For the third consecutive game the final buzzer has sounded with the Lakers trailing on the scoreboard. This time it was a two point defeat as the Lakers fell to the Grizzlies 98-96 in a game that might as well been a replay from Sunday’s game against the Pacers. Because while the details of the game were a bit different, the Lakers again showed up and down effort against a game opponent and tried to make a push in the closing minutes that fell just short. There was even a botched last possession at the end of the game to make tonight’s game look even more familiar.
In the end, some wordy explanation as to what occurred in this game isn’t really needed. As I mentioned in the game preview the Lakers aren’t clicking on either side of the ball and to a certain extent they’re their own worst enemy right now.
Against the Grizz the Lakers would forego running their offense to instead run isolation sets where nearly every other Laker stood around watching his mate with the ball try to score one on one. Mind you this approach will work just fine when the offensive player is making shots. But in those cases it really just masks the fact that the execution isn’t quite right. But on nights like tonight where Kobe is struggling to knock down jumpers (9-25 from the field, 1-6 from behind the arc) and Gasol isn’t his normal efficient self either (5-13 from the field), the Lakers need to do a better job of executing their sets by hitting the open man on time, setting hard screens, and cutting hard. In essence, they need to to a better job of helping each other because the tactic of attacking man up just isn’t working. And tonight against the Grizzlies, that one on one approach only led to forced jumpers where players looked for the individual talent of their guys to bail out the team rather than working together to get the types of shots that are usually going to be more efficient.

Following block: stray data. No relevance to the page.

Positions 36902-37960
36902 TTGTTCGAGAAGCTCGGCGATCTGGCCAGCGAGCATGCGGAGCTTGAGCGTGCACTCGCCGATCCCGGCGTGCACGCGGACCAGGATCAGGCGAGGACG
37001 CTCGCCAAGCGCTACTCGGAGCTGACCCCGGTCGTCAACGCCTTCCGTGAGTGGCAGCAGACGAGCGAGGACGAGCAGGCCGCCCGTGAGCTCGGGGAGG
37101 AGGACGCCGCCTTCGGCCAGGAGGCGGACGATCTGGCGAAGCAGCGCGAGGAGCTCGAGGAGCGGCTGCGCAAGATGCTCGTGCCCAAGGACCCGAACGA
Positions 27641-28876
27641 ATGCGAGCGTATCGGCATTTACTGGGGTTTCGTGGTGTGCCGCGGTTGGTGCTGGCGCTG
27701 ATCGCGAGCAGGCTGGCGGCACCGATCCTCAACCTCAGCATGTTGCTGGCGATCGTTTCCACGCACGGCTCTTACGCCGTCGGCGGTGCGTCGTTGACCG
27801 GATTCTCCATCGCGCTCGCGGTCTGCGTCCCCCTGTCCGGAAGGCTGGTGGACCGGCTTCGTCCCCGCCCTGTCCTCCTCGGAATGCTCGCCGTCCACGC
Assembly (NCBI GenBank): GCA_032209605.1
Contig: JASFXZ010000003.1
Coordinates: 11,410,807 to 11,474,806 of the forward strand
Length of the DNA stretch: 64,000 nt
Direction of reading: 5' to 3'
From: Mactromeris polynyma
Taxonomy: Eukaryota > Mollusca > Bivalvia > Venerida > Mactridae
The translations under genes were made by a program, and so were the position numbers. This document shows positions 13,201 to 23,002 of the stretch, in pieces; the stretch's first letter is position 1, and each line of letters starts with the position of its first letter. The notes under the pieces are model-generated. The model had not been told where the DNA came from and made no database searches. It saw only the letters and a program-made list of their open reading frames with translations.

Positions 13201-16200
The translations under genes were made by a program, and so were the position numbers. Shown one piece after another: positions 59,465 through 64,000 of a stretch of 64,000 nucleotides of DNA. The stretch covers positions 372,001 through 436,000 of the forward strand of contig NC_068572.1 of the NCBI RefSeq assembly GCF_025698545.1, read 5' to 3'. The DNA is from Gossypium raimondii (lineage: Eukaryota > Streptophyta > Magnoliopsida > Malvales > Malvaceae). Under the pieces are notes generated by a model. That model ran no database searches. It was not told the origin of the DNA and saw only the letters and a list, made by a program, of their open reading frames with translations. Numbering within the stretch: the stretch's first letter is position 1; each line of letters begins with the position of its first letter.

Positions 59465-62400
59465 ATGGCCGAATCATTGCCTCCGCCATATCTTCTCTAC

The other byproduct of the Lakers offensive approach tonight was how their sloppiness and ineffectiveness led to equally average results on defense. Too many times the Lakers’ missed shots led to run outs for Memphis going the other way where easy baskets were earned in transition. Even when the Grizzlies didn’t get out in the open court for an uncontested shot, the fact that they were able to operate against an unset and scrambling Lakers’ defense meant that shots came easier than they would have if the Lakers had been able to properly balance the floor and retreat back on defense on their own terms. This all meant that Mike Conley (who, by the way, had an excellent game) was able to operate in space where he excels and attack off the dribble into a defense where the second layer of help was consistently late or, worse yet, not there at all. This then fueled his confidence to the point that his jumper (which is improved from season’s past) was consistently taken in rhythm when the Lakers backed off him in both the open court and when going under screens on the P&R.